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News & Analysis

Kiwi anti-money laundering startup First AML crosses the ditch to Australia

- May 5, 2021 2 MIN READ
First AML co-founders MilanCooper, Bion Vehdin and Chris Caigou
New Zealand anti-money laundering regtech startup First AML has launched in Australia to help the venture capital sector tackle the federal government’s compliance requirements. 

A second tranche of AML legislation is expected to be introduced by 2023 and several of the Australia’s top VC firms using the platform. Under Tranche 1, Australia has 15,000 reporting entities and that figure is expected to grow to 100,000 under Tranche 2 when AML compliance becomes mandatory for lawyers, accountants and real estate agents.

First AML’s co-founder Bion Behdin is relocating to the company’s new Sydney office and is looking to hire 10 new staff locally. First AML has 65 employees based in Auckland, New Zealand. 

“We’re excited to offer regulation technology built for investment firms and lenders to help them manage compliance faster and more accurately. Reg-tech is usually aimed at the Big Four banks – but if we want our economy to grow, we have to help the next layer of financiers become more efficient,” he said.

“Interest from customers in countries like Australia and the US is heating up as businesses look to prepare for the new regulatory requirements, and we are now well placed to capture these opportunities and offer the world’s best AML compliance platform. This is a $184 billion global market – there’s massive opportunity out there.”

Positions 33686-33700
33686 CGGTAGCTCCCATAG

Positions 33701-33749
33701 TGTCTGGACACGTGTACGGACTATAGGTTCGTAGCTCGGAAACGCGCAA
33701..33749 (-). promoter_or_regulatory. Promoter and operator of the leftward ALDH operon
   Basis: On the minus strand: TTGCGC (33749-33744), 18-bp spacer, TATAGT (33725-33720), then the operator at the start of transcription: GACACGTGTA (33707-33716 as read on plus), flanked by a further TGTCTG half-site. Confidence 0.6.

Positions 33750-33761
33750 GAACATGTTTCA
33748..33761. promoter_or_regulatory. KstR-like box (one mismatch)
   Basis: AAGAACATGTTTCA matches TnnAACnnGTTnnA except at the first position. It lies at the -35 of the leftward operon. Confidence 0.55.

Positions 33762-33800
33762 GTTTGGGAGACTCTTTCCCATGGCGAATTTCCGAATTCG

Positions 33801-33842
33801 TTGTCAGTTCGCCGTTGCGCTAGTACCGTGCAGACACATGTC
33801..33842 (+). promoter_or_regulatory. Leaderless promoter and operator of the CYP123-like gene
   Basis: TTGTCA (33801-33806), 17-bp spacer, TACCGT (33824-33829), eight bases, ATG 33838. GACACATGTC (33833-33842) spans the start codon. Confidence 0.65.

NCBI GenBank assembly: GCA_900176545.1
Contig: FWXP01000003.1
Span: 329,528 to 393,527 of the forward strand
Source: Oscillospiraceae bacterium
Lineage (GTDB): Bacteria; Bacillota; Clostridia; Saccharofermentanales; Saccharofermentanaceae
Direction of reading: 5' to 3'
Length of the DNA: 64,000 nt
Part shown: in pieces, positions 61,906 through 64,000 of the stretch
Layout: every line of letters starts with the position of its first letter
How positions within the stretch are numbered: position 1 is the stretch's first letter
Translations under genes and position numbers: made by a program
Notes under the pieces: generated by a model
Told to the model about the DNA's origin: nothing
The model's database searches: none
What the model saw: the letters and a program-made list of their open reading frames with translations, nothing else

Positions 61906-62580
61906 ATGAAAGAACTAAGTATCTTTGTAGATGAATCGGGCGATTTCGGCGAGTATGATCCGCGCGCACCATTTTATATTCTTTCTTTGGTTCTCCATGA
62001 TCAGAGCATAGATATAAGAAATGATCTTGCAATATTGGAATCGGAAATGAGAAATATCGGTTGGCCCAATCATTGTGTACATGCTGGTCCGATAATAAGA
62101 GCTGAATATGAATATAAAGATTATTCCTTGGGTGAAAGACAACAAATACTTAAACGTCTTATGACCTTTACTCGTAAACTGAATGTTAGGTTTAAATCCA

The regtech startup last year raised AU$7.3 million in a Series round led by US-based Bedrock Capital, alongside existing investors Pushpay founder Chris Heaslip and Icehouse Ventures. 

Blackbird is using First AML, and business operations manager Dan Danilov said the tech reduced a bottleneck in compliance by “completely removing the burden of collecting and verifying AML documents, with an easy-to-use dashboard that tracks the status of all our cases”.

Behdin co-founded First AML in 2017 with Milan Cooper and Chris Caigou, who were working as corporate bankers when the first phase of AML regulations were introduced for banks in 2013. 

Its end-to-end Customer Due Diligence platform is used by financial service providers, lawyers, accountants and real-estate agents.